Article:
Neanderthals may have eaten their dead relatives, a study says.

Scientists have found evidence that suggests this in the fossils of two adults and a child discovered in the south-western French region of Poitou-Charentes that date back 57,600 years.

They found all the bones had break marks, apparently made by tools.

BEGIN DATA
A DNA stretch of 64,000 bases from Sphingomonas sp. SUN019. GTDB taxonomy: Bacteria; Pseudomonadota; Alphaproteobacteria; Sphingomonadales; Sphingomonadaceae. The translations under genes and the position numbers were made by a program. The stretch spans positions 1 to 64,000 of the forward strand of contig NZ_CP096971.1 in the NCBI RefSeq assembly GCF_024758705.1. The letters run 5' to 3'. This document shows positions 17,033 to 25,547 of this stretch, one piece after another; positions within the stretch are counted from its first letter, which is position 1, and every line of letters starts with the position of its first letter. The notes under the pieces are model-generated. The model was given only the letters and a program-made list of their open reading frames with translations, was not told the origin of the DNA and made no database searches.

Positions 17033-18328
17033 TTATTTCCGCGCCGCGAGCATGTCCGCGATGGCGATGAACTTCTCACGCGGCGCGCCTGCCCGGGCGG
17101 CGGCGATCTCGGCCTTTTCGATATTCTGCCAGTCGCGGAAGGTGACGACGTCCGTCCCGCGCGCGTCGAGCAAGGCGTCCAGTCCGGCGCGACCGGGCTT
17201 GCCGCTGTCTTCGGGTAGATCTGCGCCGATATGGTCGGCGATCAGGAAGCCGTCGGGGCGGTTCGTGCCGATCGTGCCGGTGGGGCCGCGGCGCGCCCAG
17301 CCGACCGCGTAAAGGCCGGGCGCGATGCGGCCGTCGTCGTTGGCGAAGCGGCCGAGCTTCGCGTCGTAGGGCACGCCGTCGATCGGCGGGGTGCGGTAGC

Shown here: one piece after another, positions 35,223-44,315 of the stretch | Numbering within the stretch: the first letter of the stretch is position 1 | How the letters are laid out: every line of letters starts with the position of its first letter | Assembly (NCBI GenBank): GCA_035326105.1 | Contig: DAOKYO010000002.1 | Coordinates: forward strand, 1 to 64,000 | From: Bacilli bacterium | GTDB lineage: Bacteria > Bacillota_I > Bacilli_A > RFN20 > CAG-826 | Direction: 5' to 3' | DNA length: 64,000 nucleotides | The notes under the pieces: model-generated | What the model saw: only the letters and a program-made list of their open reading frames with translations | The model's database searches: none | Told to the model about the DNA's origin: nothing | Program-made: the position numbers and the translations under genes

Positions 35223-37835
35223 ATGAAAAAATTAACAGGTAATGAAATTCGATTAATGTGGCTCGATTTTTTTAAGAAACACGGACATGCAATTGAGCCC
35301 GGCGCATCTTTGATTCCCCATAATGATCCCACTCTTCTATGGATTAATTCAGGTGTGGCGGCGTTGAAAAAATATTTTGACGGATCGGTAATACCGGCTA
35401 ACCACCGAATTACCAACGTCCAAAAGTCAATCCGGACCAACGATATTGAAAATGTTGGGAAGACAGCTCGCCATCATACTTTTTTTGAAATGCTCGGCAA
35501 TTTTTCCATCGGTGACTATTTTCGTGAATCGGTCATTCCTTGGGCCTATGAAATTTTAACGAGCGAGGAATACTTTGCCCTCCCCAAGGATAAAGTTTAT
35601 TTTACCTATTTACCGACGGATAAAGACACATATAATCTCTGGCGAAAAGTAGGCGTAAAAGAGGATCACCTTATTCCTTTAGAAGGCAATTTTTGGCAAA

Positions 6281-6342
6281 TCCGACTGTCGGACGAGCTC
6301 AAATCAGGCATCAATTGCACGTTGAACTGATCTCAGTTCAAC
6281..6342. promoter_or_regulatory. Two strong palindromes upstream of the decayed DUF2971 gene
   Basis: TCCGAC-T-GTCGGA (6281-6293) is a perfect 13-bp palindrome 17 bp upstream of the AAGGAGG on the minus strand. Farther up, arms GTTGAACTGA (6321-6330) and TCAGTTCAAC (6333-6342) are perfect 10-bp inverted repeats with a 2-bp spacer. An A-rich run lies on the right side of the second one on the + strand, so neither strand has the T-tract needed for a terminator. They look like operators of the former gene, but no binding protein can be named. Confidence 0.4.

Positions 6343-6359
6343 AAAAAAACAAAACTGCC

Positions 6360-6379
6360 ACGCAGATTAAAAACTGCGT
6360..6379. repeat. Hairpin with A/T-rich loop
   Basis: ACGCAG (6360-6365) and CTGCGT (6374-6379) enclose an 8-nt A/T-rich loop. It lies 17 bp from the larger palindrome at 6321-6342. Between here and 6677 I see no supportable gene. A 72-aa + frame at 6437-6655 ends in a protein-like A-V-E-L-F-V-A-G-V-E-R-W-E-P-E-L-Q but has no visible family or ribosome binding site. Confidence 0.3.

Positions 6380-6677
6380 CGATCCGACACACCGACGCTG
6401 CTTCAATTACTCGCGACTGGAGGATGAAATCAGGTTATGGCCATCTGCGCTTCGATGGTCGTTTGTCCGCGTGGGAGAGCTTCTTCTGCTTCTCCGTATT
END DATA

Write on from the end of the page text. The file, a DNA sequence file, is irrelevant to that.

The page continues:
“Some Neanderthal groups cut and tore apart child or adult corpses shortly after death using instruments,” Maria Dolores Garralda, a professor at the Complutense University of Madrid, said. “There is no evidence of cuts or traces of carnivores’ teeth.”

A thigh bone fragment shows two cut marks half a centimeter apart.

Researchers suggest the bone, which appears to be from a nine or 10-year-old, had fractures that were made shortly after death.

SOURCE: The Korea Times